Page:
Articles, Online Series

King v. Maryland


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On Friday, November 9, 2012, the Supreme Court announced that it would review Maryland v. King this year, and in the process rule on the constitutionality of the state’s controversial DNA collection law, which allowed police to obtain a DNA sample from arrestees suspected of violent crimes or burglary for comparison against the state’s database before they are found guilty of the underlying crime.

The case has been a source of debate since the Maryland Court of Appeals ruling, and was the subject of the University of Baltimore’s journal write-on competition this past summer. The winning case note for the 2012 academic year, authored by incoming Law Review  Editor in Chief John Baber, analyzes the Maryland high court’s decision as we await word from the Supreme Court:

Case Note by John Baber

Archive Issues, Issues, Volume 42

Volume 42 Issue 3


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Our March 28, 2013 symposium, Privacy Rights and Proactive Investigations: Emerging Constitutional Issues in Law Enforcement, brought together leading scholars and practitioners to explore three issues that have once more thrust Maryland to the frontier of law enforcement: the validity of DNA databases, new approaches and the latest thinking on witness identifications, and the use of tracking devices after United States v. Jones. Issue 3 is dedicated entirely to the articles that served as fodder for both sides of the debate that day, with a foreword by symposium moderator Thiru Vignarajah, Chief of the Major Investigations Unit at the Baltimore City State’s Attorney’s Office; article synopses are available here.

Post-Jones: How District Courts Are Answering the Myriad Questions Raised by the Supreme Court’s Decision in United States v. Jones by Jason D. Medinger

Back to the Future: United States v. Jones Resuscitates Property Law Concepts in Fourth Amendment Jurisprudence by Nancy Forster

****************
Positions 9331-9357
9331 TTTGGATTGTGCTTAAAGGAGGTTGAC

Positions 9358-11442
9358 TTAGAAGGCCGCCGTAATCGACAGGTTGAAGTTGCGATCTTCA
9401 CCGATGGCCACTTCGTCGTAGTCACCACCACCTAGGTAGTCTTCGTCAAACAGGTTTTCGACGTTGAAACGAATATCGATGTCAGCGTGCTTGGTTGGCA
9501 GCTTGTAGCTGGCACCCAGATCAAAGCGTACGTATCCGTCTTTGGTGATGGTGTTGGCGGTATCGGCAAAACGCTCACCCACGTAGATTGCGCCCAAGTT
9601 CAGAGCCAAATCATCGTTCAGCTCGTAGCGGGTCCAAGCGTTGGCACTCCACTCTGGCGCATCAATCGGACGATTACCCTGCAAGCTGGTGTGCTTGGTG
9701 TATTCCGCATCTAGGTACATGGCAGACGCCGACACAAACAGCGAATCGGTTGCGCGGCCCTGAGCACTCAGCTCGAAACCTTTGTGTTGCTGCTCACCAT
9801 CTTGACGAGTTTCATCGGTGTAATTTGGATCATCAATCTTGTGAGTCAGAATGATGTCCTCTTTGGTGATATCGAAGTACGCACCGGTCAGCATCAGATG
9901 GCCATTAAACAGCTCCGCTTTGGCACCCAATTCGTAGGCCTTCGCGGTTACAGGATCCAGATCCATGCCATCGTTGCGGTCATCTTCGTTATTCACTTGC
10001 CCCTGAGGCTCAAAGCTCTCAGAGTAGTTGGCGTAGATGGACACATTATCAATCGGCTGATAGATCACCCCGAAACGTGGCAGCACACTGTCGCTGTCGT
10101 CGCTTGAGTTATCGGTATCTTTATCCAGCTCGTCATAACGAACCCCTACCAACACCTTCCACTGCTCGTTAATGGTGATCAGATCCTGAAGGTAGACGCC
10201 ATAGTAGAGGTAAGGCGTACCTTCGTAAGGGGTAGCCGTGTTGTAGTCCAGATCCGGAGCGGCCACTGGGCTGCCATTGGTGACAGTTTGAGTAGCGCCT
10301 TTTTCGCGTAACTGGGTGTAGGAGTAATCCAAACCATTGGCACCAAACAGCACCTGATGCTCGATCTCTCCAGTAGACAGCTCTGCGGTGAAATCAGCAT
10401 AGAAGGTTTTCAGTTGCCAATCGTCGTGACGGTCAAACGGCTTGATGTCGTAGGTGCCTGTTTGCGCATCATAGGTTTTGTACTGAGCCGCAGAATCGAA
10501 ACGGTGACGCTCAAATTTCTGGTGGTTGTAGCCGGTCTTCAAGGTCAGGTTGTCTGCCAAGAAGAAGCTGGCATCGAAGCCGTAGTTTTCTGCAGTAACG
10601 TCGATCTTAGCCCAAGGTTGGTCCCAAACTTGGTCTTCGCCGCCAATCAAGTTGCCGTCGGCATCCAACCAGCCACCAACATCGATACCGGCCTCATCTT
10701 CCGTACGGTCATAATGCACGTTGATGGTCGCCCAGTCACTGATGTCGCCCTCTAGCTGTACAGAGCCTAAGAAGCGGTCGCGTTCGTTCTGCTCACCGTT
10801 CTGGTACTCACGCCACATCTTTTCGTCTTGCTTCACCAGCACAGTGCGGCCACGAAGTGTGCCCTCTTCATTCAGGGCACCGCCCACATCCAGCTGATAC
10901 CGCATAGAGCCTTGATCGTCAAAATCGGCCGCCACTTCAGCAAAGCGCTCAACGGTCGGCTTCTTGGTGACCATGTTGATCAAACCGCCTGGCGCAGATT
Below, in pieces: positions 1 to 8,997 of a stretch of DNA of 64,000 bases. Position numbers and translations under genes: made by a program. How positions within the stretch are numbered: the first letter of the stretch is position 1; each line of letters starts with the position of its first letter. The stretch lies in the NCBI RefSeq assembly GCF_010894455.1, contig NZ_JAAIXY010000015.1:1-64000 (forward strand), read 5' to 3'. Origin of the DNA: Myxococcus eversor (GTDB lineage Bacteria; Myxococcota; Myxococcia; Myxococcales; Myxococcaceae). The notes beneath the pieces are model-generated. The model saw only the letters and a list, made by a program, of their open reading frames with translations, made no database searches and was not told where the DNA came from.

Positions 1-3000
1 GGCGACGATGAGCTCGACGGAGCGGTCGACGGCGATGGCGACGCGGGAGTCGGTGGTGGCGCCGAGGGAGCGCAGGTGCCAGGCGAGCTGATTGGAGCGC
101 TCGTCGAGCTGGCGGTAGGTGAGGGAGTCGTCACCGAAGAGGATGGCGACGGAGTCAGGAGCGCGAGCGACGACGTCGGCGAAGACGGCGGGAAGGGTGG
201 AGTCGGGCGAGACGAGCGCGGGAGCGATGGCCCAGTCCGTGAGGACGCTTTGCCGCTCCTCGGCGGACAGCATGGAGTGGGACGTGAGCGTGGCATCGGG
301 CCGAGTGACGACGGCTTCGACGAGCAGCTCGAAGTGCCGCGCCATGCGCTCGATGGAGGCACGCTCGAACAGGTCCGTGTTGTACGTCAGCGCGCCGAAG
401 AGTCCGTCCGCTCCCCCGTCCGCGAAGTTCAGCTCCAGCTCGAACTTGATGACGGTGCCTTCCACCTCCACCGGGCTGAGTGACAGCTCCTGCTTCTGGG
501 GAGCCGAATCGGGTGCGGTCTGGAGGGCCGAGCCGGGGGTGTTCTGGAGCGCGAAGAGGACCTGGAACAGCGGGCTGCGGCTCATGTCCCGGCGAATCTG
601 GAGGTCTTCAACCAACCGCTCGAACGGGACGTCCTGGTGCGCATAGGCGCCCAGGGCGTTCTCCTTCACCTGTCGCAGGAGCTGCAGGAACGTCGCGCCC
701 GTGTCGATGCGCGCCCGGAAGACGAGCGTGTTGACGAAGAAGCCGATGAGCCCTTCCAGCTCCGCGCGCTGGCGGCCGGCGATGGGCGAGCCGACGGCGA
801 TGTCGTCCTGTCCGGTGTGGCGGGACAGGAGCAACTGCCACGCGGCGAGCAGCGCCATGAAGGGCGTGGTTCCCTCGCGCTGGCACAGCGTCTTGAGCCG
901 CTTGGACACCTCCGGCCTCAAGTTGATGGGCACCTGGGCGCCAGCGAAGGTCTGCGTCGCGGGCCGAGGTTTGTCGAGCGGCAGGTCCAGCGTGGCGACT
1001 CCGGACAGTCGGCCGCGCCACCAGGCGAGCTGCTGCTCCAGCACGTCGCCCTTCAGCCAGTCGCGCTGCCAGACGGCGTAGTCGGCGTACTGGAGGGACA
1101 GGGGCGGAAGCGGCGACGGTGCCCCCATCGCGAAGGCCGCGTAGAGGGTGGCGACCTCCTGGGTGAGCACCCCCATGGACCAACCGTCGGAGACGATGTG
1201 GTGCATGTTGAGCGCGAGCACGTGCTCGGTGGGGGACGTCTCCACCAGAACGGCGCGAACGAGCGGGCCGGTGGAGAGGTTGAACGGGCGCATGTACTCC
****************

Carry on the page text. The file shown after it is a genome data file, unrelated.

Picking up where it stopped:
Location, Location, Location: Balancing Crime Fighting Needs and Privacy Rights                       by Nancy K. Oliver

Research and Reality: Better Understanding the Debate Between Sequential and Simultaneous Photo Arrays by Frederick H. Bealefeld III

Research and Reality: Better Understanding the Debate Between Sequential and Simultaneous Photo Arrays  by Rebecca Brown & Stephen Saloom

Indecent Exposure: Genes are More than a Brand Name Label in the DNA Database Debate by Jessica D. Gabel

 Why DNA Databasing is good for Maryland – A DNA Analyst’s Perspective by Rana Santos

 

Symposium

Privacy Rights and Proactive Investigations: Emerging Constitutional Issues in Law Enforcement


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Our March 28th symposium examines growing tensions between constitutional safeguard and effective law enforcement in Maryland and across the nation including the validity of DNA databases, new approaches and the latest thinking on witness identifications, and the use of tracking devices after United States v. Jones, with forthcoming articles by several of our panelists serving as the foundation for the debate.  Author biographies and article synopses can be found here.